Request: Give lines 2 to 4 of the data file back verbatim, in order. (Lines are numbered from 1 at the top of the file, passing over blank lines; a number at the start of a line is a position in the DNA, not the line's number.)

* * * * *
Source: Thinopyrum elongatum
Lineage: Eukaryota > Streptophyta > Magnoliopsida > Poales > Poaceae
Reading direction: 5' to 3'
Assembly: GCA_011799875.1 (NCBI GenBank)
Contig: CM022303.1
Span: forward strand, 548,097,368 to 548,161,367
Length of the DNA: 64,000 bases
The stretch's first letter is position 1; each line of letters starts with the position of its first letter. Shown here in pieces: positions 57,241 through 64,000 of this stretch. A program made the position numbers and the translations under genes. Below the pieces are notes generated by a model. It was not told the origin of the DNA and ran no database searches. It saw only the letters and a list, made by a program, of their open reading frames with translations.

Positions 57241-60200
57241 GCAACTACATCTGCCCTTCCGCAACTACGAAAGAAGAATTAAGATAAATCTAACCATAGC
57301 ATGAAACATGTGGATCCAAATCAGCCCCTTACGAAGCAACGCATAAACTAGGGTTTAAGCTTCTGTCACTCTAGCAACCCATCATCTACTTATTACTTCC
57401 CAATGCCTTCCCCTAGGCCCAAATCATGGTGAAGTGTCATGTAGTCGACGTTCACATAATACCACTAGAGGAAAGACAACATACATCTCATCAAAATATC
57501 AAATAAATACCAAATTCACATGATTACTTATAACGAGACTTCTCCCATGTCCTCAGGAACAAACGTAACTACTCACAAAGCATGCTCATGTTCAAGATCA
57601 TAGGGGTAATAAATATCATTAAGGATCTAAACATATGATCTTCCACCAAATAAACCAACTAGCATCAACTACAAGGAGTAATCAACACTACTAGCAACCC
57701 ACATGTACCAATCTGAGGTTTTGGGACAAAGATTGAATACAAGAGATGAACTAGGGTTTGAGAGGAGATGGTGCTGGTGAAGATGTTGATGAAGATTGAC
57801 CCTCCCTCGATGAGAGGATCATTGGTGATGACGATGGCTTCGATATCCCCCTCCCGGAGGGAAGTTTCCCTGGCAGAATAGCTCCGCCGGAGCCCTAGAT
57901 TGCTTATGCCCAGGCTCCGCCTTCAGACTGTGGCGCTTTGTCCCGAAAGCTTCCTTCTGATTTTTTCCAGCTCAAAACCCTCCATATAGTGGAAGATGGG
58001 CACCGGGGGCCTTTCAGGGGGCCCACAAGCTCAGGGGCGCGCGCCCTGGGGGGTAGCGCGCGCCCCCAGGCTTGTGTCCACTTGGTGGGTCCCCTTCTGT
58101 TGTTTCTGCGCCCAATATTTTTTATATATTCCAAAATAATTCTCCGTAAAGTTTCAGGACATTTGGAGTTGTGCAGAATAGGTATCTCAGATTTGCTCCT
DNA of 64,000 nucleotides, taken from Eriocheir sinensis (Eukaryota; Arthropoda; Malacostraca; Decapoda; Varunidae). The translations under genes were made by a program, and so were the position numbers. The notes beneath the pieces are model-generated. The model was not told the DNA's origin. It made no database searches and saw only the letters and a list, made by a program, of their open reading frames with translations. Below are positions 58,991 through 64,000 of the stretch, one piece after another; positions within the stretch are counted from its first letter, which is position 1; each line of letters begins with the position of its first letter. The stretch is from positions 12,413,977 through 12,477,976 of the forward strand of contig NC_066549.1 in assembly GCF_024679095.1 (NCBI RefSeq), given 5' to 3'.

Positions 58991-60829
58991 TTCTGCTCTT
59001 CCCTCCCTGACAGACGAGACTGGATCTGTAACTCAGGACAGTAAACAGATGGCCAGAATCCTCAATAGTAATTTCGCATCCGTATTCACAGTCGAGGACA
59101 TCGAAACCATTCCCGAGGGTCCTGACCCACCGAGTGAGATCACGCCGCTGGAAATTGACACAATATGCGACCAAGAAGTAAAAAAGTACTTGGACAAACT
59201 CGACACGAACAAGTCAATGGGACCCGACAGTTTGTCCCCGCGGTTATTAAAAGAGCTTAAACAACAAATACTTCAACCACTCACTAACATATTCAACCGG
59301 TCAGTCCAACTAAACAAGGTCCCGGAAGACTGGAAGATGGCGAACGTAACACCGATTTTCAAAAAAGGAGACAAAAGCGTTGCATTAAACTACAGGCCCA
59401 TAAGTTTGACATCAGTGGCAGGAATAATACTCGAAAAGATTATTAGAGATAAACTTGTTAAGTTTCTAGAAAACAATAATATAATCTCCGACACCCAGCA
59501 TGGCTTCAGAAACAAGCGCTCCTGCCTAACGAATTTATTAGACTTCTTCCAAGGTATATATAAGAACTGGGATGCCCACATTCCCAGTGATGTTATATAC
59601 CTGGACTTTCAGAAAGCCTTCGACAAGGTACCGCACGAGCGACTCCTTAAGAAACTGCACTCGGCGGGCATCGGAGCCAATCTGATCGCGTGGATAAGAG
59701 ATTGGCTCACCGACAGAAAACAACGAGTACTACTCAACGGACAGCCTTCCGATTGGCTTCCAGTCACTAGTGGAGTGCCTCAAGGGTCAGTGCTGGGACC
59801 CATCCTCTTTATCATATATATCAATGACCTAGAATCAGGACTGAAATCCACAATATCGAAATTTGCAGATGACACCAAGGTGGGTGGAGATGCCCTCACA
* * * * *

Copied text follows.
Lineage: Eukaryota > Streptophyta > Magnoliopsida > Poales > Poaceae
Reading direction: 5' to 3'
Assembly: GCA_011799875.1 (NCBI GenBank)